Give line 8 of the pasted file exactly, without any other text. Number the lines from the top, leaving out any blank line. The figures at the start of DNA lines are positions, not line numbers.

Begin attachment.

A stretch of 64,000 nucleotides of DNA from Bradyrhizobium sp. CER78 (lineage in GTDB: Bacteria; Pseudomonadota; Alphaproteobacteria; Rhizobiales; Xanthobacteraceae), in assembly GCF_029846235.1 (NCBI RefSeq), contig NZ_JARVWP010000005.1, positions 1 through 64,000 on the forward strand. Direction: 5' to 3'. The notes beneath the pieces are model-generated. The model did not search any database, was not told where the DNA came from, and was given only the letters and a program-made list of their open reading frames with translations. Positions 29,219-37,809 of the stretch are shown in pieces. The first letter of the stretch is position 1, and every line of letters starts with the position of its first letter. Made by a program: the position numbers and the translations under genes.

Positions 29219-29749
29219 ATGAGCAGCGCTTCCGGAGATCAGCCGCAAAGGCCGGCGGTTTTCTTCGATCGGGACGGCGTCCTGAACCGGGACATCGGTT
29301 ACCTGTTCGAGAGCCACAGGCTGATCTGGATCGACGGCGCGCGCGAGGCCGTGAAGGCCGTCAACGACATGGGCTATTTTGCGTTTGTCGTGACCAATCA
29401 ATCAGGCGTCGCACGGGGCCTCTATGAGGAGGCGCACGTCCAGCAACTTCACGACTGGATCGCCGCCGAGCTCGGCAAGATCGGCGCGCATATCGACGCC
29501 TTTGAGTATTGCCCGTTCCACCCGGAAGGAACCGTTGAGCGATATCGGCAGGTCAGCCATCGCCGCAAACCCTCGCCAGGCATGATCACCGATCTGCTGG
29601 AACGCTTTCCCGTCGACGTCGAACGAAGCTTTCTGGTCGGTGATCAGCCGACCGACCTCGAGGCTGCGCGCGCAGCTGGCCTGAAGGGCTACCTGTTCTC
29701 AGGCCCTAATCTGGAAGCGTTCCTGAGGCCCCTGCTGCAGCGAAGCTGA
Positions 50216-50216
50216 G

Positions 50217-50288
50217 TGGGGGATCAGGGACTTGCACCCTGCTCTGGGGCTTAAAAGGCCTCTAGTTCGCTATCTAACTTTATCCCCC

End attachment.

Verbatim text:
29701 AGGCCCTAATCTGGAAGCGTTCCTGAGGCCCCTGCTGCAGCGAAGCTGA